# Dielectric Study of Tetraalkylammonium and Tetraalkylphosphonium Levulinate Ionic Liquids

^{1}

^{2}

^{3}

^{*}

## Abstract

**:**

_{2}anion studied in literature. In order to analyze dielectric data, different fitting approaches were employed. The original random barrier model cannot well describe the conductivity especially at the higher frequencies region. In electric modulus representation, two overlapping mechanisms contribute to the broad low frequencies peak. The slower process is related to the conduction mechanism and the faster to the main polarization process of the complex dielectric permittivity representation. The correlation of the characteristic time scales of the previous relaxation processes was discussed in terms of ionic interactions.

## 1. Introduction

_{2}absorption processes [11,12], or in the dissolution and modification of cellulose [13,14,15,16].

## 2. Results and Discussion

#### 2.1. Dielectric Data

_{8881}]Lev and [P

_{8881}]Lev, respectively, are presented. Although quantities in different representations of dielectric data are interrelated and contain equivalent information, dielectrically active processes of ILs are differently emphasized in each representation, giving complementary information, making their separate discussions helpful.

_{8881}]Lev where M″ reveals a two-contribution structure. In M″ representation, the low-frequency steady increase in ε″ caused by conductivity and discussed above is converted into a peak. The peak frequency, f

_{M}, which depends on the value of dc conductivity, σ

_{0}, and the dielectric constant ε

_{s}, ${\mathsf{\sigma}}_{0}={\mathsf{\epsilon}}_{\mathrm{o}}{\mathsf{\epsilon}}_{\mathrm{s}}2{\mathsf{\pi}\mathrm{f}}_{\mathsf{{\rm M}}}$ [40], is often used as the characteristic frequency of conductivity relaxation in ILs. The peak observed in M″ arising from conductivity usually occurs close to the crossover frequency between the frequency independent (dc) and the frequency dependent (ac) part of σ′. However, the polarization processes (dielectric relaxations) also lead to peaks in M″, which are shifted to higher frequencies compared to the peaks observed in ε″ [39]. So, the broad peak in M″, especially its double structure observed for the systems under investigation (Figure 1c and Figure 2c), indicates the contribution of a dielectric relaxation except the conductivity relaxation in the dielectric response of these IL systems. Moreover, the linear increase of M″ values at lower temperatures and at the higher frequency region in logM″–logf plots (Figure 1c and Figure 2c), indicates the contribution of a faster additional dielectric relaxation. The influence on the frequencies window of a high frequency dielectric relaxation can also be verified if the slope of diagrams logM″–logf is not constant at the higher frequencies region.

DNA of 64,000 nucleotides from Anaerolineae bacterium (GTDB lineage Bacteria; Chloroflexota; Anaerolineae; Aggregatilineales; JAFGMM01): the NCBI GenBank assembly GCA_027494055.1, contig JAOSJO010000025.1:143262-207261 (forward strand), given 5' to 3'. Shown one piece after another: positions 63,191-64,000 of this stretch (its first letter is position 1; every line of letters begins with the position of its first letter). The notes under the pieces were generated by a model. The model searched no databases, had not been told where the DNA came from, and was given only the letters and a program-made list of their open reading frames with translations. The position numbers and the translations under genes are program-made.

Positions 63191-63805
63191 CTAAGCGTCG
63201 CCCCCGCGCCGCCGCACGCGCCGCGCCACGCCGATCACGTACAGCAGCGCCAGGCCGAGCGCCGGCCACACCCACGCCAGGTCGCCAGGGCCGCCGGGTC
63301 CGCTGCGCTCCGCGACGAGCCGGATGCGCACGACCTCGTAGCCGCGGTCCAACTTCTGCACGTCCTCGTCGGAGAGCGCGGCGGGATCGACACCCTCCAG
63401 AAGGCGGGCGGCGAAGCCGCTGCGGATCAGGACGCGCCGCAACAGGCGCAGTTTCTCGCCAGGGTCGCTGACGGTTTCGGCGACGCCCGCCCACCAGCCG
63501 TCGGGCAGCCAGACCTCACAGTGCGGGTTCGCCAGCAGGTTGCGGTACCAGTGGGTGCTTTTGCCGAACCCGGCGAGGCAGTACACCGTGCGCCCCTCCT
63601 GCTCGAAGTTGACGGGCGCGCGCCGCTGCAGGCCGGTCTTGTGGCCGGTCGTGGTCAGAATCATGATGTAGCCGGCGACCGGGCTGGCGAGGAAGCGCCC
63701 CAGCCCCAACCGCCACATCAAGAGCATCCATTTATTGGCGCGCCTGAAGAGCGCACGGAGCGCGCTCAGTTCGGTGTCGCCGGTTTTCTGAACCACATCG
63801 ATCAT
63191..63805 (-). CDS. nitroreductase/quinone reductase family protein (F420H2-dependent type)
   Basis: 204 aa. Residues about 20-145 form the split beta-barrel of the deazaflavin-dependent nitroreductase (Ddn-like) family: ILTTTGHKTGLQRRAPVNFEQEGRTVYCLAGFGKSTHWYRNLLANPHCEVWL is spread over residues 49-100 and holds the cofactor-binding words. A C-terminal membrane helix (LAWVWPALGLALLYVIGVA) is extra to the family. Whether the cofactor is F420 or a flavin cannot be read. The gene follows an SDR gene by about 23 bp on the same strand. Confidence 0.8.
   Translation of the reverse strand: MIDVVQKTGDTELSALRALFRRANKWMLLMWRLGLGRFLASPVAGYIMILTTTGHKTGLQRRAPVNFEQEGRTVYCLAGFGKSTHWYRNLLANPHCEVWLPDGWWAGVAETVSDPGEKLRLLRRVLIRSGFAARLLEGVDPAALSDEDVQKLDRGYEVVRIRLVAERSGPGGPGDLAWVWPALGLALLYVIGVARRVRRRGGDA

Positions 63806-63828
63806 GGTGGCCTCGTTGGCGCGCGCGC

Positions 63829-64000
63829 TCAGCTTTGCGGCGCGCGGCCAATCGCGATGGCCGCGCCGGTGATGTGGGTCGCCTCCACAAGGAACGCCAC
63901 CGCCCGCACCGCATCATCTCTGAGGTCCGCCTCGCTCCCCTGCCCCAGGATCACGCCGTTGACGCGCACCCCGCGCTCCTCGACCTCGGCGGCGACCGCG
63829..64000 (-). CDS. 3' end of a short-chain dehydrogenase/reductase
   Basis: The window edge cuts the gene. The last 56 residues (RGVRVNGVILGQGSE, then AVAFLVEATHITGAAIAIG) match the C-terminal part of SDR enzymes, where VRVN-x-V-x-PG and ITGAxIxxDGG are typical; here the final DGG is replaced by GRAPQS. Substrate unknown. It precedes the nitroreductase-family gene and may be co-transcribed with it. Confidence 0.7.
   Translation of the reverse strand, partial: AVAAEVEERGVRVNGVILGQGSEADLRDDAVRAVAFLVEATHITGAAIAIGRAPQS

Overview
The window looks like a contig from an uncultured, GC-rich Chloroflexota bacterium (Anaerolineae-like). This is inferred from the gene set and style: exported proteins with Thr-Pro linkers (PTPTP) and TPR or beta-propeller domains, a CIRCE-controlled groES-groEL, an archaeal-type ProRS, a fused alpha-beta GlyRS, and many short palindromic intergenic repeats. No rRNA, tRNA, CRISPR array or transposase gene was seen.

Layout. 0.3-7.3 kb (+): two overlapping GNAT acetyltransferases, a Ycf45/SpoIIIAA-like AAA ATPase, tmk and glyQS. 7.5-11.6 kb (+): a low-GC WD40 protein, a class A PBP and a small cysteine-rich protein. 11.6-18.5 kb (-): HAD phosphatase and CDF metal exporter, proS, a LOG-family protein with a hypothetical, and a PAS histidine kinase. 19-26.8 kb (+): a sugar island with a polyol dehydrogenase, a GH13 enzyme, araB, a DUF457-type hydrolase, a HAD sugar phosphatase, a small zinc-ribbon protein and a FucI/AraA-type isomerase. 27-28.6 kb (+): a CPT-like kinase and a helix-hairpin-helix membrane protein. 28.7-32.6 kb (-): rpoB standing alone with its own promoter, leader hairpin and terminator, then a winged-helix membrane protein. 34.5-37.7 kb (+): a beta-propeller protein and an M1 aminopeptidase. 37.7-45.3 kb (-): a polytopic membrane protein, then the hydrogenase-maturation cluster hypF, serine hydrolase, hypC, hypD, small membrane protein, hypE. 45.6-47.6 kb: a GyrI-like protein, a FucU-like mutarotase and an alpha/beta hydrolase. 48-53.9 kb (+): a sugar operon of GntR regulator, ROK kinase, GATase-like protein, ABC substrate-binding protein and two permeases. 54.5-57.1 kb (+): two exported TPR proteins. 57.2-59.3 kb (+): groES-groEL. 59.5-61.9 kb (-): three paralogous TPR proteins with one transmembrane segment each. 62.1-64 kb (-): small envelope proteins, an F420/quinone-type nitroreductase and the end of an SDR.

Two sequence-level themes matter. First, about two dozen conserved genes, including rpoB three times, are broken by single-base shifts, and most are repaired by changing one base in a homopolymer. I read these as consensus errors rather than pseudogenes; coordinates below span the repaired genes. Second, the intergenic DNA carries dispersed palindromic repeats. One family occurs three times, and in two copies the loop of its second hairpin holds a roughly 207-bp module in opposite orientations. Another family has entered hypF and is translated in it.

^{−}

^{1}dependence, while in ${\mathsf{\epsilon}}_{\mathrm{deriv}}^{\u2033}$, there is a power law increase at low frequencies, which leads to the formation of a peak at even lower frequencies (Figure 1b and Figure 2b). In the modulus representation, EP effects are eliminated.

#### 2.2. Dielectric Data Evaluation

#### 2.2.1. Ionic Conductivity

_{0}, where D is the so-called strength parameter, which is used to distinguish between strong and fragile glass formers [45]. A small value of D leads to a significant deviation from the Arrhenius-type behavior and vice versa. Alternatively, the fragility index m is also used for the classification of glass formers. Both parameters are connected via the relation $\mathrm{m}\approx 16+590/\mathrm{D}$ [46]. Fits of the VFT equation on the data are shown as solid lines in Figure 3. Slightly higher values of D and correspondingly lower values of m were found for [N